How Coffee House Coffee Switch Benefits Campus

Woman stands next to ecoGrounds shuttles (large, Thermos-like containers).
Shambhavi Mishra, a postdoc in the Department of Molecular and Cellular Biology, peruses the ecoGrounds offerings at the Coffee House. (Gregory Urquiaga/UC Davis)

In switching to a new coffee supplier this week, the Coffee House joined one of two campus contracts that give money back to the university in support of students and academic programs.


Pouring a cup from ecoGrounds shuttle.

Read more below about ecoGrounds and a half-price offer coming to the Coffee House, CoHo South Café and Bio Brew, the first week of winter quarter, Jan. 7-11.

The university entered into eight-year contracts with Java City and Peet’s last year, to supply all UC Davis-operated coffee operations on the Davis and Sacramento campuses, and the ASUCD Coffee House if it desired. The Coffee House at the time elected to stick with Beantrees.

Still, even without the CoHo’s participation, the university estimated the contracts would contribute $1 million for scholarships and internships and other student- and academic-oriented purposes, including additional support for the UC Davis Coffee Center — none of which the university was getting under its old contracts — as well as equipment and service for campus coffee operations.

Now, with the CoHo’s participation, that figure is sure to rise — exactly how much is not yet known, as the contributions will be based on actual bean purchases. We do know this: The CoHo alone purchases about 15,000 pounds of beans annually, about the same as the university purchases for its own operations (dining commons, catering and UC Davis Health).

The CoHo’s new coffee is ecoGrounds from Sacramento-based Bewley’s North America — which also owns Java City, among other brands. (The contract UC Davis signed last year is with Java City, which at the time was doing business under its own name, despite being part of Bewley’s; since then, Bewley’s started using its own name as the owner of Java City and related brands).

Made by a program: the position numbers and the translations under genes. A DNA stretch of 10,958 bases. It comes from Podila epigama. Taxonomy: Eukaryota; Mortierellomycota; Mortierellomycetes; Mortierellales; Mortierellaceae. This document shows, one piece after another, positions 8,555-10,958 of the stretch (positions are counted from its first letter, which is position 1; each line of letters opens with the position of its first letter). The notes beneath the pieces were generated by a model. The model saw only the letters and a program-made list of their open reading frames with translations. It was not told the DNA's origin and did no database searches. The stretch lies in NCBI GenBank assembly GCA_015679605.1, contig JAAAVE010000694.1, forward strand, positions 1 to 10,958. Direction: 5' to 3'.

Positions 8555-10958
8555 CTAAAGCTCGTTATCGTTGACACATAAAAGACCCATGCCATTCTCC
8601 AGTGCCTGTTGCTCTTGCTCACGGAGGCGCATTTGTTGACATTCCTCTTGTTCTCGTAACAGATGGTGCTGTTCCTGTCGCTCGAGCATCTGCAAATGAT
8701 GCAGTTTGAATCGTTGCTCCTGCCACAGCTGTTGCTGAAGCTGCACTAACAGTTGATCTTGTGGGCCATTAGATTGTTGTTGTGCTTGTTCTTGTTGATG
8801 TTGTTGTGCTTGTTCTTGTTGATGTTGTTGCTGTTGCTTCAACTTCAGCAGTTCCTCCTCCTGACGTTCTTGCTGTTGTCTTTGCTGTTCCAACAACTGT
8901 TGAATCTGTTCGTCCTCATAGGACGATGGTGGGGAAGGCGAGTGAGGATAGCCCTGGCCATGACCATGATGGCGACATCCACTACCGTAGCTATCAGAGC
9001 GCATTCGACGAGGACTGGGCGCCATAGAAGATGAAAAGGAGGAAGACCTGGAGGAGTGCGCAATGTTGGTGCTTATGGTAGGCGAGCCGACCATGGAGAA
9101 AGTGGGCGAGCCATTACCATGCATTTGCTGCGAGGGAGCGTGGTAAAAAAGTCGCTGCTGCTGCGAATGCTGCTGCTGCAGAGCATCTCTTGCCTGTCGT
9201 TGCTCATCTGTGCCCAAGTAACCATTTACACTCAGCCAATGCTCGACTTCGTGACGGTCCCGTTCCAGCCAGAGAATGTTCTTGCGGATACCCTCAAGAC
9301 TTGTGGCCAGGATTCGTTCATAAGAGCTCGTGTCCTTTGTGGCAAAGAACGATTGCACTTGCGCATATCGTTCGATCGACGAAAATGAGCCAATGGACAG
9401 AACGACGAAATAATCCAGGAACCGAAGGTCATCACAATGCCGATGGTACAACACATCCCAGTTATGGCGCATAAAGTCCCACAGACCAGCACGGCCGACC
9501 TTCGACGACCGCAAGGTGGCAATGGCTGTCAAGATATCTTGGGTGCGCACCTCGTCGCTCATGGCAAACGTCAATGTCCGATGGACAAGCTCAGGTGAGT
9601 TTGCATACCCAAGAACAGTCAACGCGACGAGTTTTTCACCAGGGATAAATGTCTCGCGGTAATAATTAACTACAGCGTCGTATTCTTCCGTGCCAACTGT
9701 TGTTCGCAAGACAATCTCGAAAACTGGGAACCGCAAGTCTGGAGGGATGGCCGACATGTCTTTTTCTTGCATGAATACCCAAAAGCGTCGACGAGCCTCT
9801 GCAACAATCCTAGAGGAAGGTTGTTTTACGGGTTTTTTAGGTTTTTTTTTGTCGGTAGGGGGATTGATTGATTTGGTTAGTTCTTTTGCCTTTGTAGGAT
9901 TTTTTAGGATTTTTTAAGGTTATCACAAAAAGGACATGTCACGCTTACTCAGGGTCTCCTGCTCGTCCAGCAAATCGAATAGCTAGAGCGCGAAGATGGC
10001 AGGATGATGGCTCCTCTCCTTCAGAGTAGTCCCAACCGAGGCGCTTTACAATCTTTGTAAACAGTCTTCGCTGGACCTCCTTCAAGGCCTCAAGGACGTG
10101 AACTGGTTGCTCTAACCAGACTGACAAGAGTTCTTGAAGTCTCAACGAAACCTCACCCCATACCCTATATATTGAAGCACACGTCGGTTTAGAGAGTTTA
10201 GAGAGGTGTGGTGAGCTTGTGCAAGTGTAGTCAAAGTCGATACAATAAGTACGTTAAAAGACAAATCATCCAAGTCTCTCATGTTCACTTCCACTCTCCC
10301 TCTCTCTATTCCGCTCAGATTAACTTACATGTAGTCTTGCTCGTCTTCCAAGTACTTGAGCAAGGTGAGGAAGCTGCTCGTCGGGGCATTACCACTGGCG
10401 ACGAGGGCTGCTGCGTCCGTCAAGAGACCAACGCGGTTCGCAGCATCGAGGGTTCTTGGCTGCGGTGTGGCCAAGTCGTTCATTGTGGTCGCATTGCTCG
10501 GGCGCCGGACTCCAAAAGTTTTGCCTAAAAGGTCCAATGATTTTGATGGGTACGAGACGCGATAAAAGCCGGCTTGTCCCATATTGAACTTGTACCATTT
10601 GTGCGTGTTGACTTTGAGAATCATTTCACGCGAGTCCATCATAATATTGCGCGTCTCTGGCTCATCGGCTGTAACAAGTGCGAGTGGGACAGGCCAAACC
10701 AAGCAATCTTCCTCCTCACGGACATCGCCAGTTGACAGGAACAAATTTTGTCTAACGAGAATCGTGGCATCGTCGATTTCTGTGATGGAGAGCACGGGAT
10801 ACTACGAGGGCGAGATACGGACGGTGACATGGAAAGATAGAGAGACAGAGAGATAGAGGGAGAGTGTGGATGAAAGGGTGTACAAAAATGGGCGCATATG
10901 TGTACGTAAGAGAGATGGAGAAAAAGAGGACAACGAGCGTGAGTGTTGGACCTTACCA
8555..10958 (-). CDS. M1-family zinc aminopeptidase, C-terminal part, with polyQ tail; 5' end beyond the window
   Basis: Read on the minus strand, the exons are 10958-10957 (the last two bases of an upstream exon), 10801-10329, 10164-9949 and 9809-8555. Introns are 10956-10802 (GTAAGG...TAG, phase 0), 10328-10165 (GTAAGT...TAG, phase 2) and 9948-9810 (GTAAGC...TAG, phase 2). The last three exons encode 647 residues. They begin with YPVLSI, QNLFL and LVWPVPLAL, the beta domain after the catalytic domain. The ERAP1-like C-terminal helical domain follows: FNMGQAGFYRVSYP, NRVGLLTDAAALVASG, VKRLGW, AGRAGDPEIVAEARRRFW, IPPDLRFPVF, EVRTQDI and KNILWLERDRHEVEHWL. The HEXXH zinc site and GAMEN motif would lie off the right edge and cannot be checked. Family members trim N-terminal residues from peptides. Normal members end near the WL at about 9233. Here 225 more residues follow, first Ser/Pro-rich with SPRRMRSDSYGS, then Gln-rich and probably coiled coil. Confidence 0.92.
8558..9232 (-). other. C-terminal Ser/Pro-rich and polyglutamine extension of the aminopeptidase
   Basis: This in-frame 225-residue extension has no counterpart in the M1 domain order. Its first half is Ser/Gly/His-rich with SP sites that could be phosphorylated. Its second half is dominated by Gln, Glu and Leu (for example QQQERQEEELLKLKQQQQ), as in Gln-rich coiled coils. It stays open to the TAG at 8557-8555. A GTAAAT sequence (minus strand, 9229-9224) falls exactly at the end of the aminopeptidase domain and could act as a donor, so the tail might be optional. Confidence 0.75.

The bottom line: The CoHo’s bean purchases will boost the value of the university’s partnership that UC Davis forged with Java City-turned-Bewley’s — a deal that supports the Coffee Center, undergraduate research and The Pantry, which is the ASUCD’s food bank. 

Under the terms of the contract, Bewley’s North America is already making contributions based on its sales to dining and catering operations on the Davis campus, and to the following UC Davis Health coffee operations: Ambulatory Care Center, patient care and catering (a continuation of UC Davis Health’s longtime partnership with Java City).

New coffee in the House

The ASUCD Coffee House this week began serving ecoGrounds coffee from Bewley’s North America. And, with every cup sold, Bewley’s will increase its support of the UC Davis Coffee Center, undergraduate research and The Pantry — under the terms of an eight-year contract with UC Davis.

 Consciously Great Coffee (logo)

“This transition will help us maintain our favorable coffee prices while elevating our sustainability efforts,” said Darin Schluep, food service director for ASUCD Dining Services. “EcoGrounds’ focus on Fair Trade Certified, organic and Rainforest Alliance Certified-coffee varieties will build on the CoHo’s already strong foundation of sustainable purchasing, while allowing us to support a locally-based company.”

As part of the change, Schluep said, the CoHo has added matcha lattes to its espresso menu and transitioned to a new cold brew option.

The CoHo, Coho South Café and Bio Brew will offer half-priced coffee during the first week of winter quarter, Jan. 7-11, to introduce ecoGrounds to the campus.

Follow Dateline UC Davis on Twitter.

Primary Category